They have disagreed on how to raise Tyrone, who is studying in Australia.

Koh says, with a hint of exasperation: 'It was all the normal things. Don't want to sleep, don't want to shower, don't want to get off the computer, don't want to turn off the TV. For me, it is very simple. If this is your bedtime, this is your bedtime. Follow it.'

He adds: 'My way is more traditional Chinese style. My mother said this, my father said this, so this is the way. Everything ran like clockwork.'

He says he could have 'gone completely haywire' without discipline, adding: 'That was how I achieved my successes.'

She says, with a laugh: 'Then he realised not everyone is the same.'

They have found a middle ground for their parenting decisions but their differences can be traced to their upbringing.

Born to an Australian mother and an Indonesian father, Hutagalung grew up quickly.

She started modelling at the age of 12 and went to Tokyo shortly after on her own. Later, she became one of MTV's most popular VJs and mixed with the rich and glamorous at parties.

While his future wife was painting the town red, the young Koh led a sheltered life that revolved around swimming. Up till he was 16, his bedtime was 9.30pm.

He is the second of three boys of a retired shipping director and a housewife.

All three boys were national swimmers. His younger brother, Gerald, represented Singapore at the Atlanta Olympics in 1996. Now all three are in banking.

Terry, 39, is at Barclays Capital while Gerald, 31, is at investment management firm Pimco.

Swimming was Koh's life. He woke up to go for 5.30am training session, went to school, went home for a nap, did his homework and went back for an evening swim.

The determined child drew up timetables for his revision and tacked his target times for swimming on his bedroom wall.

He says: 'In 1988, I went to the Olympics. I was 15 years old. I had broken so many national records, my academic results were good. I felt untouchable.'

The girls loved him too. His mother had to change the home telephone number to fend off his adoring fans.

After scoring six A1s in his O levels, he went to the University of Southern California and graduated with a degree in electrical engineering.

He kept up with his swimming and took part in the Olympics, the South-East Asian Games and the Asian Games.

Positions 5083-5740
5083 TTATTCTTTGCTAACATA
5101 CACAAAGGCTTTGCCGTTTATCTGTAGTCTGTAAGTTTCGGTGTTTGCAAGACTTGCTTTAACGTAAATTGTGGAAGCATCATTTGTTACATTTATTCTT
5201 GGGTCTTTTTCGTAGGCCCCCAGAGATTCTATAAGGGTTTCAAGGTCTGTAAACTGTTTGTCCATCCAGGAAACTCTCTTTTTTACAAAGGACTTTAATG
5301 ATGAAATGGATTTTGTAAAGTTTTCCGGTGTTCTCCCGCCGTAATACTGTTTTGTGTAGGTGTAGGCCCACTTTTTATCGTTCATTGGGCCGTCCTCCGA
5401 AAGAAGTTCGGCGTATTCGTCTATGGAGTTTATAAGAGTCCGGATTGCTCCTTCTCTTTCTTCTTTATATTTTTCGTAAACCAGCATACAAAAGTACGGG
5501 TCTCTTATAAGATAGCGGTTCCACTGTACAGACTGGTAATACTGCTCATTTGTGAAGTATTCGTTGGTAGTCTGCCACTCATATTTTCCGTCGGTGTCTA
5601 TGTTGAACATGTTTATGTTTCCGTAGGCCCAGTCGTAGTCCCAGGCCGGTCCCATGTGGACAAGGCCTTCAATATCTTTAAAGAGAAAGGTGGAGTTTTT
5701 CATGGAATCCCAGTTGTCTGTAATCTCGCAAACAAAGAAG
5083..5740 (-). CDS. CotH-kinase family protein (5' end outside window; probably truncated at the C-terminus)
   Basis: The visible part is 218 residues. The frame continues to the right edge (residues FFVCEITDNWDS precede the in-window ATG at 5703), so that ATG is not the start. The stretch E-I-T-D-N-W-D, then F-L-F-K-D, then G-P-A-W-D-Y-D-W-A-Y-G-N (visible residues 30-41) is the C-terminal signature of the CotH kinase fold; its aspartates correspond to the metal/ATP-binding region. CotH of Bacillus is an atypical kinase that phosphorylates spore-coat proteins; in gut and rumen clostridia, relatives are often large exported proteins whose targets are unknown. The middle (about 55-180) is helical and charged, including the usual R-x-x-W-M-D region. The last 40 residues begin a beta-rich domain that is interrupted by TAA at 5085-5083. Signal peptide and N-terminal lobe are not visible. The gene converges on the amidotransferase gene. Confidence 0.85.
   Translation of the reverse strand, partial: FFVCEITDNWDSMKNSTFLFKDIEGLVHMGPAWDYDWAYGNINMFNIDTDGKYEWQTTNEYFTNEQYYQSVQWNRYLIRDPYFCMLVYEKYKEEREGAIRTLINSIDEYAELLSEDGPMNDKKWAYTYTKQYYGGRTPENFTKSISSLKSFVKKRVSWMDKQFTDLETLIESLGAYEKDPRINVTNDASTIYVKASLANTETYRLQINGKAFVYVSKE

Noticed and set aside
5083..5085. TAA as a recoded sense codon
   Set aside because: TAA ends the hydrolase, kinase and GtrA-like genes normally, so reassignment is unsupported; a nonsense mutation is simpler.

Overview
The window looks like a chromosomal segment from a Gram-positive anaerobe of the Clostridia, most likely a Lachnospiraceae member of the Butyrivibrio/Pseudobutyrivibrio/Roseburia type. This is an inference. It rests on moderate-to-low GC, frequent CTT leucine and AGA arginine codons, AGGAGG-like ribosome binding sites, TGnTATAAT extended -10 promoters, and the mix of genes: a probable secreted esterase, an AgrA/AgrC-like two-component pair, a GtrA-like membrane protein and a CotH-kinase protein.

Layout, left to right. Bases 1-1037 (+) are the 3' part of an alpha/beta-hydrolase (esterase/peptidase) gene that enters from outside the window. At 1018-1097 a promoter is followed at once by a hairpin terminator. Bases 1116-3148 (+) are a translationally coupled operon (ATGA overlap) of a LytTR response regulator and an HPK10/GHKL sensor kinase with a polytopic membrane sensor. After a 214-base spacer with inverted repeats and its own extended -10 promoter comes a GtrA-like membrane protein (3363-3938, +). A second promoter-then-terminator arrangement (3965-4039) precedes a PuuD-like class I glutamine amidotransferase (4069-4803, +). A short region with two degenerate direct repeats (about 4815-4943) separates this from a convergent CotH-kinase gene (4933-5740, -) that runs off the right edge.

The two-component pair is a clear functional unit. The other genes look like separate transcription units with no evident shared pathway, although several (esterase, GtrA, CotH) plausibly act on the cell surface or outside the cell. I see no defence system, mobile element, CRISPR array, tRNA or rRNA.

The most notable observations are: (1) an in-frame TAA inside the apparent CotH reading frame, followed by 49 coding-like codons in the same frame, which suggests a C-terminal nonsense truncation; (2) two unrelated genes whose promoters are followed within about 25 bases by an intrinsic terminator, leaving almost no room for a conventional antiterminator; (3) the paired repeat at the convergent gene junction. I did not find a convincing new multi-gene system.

He was later awarded a Rhodes Scholarship to do his master's in finance and economics at Oxford University. He chose a finance subject after Terry, his role model, had gone into banking.

At Oxford, he tried his best to stay fit but the cold weather and lack of sports infrastructure proved a challenge. There was no Olympic-sized pool.

He came back to Singapore in 1997 and swam for another year or so. In 1998, at the age of 25, he retired from competitive swimming.

He says: 'There was a bit of sadness. I miss competing. As swimmers, we know ourselves quite well. It comes to a point where even if you want to do it, it is gone.'

Fit and fab

But he still keeps a rigorous fitness regime. He runs, swims or cycles three to five times a week and takes part in triathlons.

'If he does not exercise, he gets mang zang,' his wife says, using the Cantonese phrase for frustrated. She admits that she does not exercise with him because she cannot keep up.

He is still a passionate advocate of sports. In 2001, he set up SPORTinc, a sports marketing firm that manages local athletes and organises sporting events.

Now, the company concentrates on providing swimming and other fitness programmes for adults.

When you ask his friends and family about him, the words 'driven', 'determined' and 'disciplined' come up often.

Koh's friend of 30 years, spa owner Tony Hoon, 44, says Koh is 'very clear about what he wants'.

'When I encourage people to stay determined, the name Desmond Koh always pops up as an example.'

On his friend's marriage, Mr Hoon says: 'He is very in love with her. To start with, Desmond is a very loving person. But when he is with Nadya, you can see the sparkle in his eyes.'

Koh's brother, Gerald, says: 'I look up to him a lot. I am very fortunate to have him as a brother. He has taken me under his wing, whether it is swimming, studies or career, he has always given me good advice.'

Now the good friend and brother wants more kids.

'But I have to be concerned with Nadya's health, that is still No. 1. She is not getting any younger.'

On Nyla, his youngest, he says: 'She has me completely wrapped around her finger.'


'(I knew I wanted to marry Nadya because) she fed me. She took care of me. The incident that I remember was the time I fell ill with tonsillitis. It was so bad, I lost so much weight. I could not swallow. She was there for me and I felt very comfortable. Also, we are headed for the same direction and we share a lot of values and beliefs'


'He kept asking me for a date, I kept saying no. But we hung out as friends. After a while, I began to understand who he is as a person, and the values he has. The kindness and sincerity really jump out at me. He is a gentleman, he still goes out his way to open the car door for me. He is old school'

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This article was first published in The Straits Times.